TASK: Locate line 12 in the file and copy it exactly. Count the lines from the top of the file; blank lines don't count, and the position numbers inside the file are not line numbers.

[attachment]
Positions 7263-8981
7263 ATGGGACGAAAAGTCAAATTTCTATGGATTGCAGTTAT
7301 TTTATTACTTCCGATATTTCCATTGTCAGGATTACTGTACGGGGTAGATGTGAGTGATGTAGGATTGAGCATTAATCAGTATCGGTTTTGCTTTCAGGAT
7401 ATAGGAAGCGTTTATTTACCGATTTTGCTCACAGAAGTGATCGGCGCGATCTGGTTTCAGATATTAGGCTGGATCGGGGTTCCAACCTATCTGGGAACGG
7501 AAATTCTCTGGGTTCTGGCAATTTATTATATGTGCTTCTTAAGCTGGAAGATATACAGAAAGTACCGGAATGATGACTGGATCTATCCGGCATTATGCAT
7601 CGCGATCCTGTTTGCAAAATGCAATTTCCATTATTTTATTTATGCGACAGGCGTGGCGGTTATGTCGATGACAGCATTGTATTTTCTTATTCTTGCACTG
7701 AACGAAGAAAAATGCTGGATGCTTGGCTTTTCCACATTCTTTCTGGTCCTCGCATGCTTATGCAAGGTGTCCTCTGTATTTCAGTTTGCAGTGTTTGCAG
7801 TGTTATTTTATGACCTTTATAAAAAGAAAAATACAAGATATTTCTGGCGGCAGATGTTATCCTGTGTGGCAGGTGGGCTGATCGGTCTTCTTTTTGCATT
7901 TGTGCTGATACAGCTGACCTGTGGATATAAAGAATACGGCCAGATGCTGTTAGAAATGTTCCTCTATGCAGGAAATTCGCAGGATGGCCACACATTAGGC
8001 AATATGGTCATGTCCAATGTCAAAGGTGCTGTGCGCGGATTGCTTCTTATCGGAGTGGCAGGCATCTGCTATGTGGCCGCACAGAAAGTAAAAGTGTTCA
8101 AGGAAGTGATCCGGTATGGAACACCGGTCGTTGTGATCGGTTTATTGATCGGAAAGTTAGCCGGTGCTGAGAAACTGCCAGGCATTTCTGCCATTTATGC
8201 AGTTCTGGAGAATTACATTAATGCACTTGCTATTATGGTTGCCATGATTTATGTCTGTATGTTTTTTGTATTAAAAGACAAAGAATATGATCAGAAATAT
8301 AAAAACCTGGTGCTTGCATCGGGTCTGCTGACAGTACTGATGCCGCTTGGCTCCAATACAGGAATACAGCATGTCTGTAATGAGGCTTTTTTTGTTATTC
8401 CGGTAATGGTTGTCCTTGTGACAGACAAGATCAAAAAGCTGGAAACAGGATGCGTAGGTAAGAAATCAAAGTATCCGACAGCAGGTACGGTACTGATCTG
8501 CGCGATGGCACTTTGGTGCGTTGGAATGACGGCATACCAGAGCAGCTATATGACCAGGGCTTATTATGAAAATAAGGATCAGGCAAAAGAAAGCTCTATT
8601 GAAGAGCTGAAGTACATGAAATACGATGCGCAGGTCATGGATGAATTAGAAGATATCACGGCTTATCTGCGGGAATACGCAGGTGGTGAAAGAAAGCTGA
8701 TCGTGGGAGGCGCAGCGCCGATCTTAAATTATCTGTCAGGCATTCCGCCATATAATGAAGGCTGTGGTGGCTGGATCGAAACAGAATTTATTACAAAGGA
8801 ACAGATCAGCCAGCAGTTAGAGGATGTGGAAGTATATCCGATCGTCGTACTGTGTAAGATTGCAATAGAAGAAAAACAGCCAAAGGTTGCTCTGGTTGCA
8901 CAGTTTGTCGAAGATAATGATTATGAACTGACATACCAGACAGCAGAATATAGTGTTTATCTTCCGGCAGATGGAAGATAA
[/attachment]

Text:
8201 AGTTCTGGAGAATTACATTAATGCACTTGCTATTATGGTTGCCATGATTTATGTCTGTATGTTTTTTGTATTAAAAGACAAAGAATATGATCAGAAATAT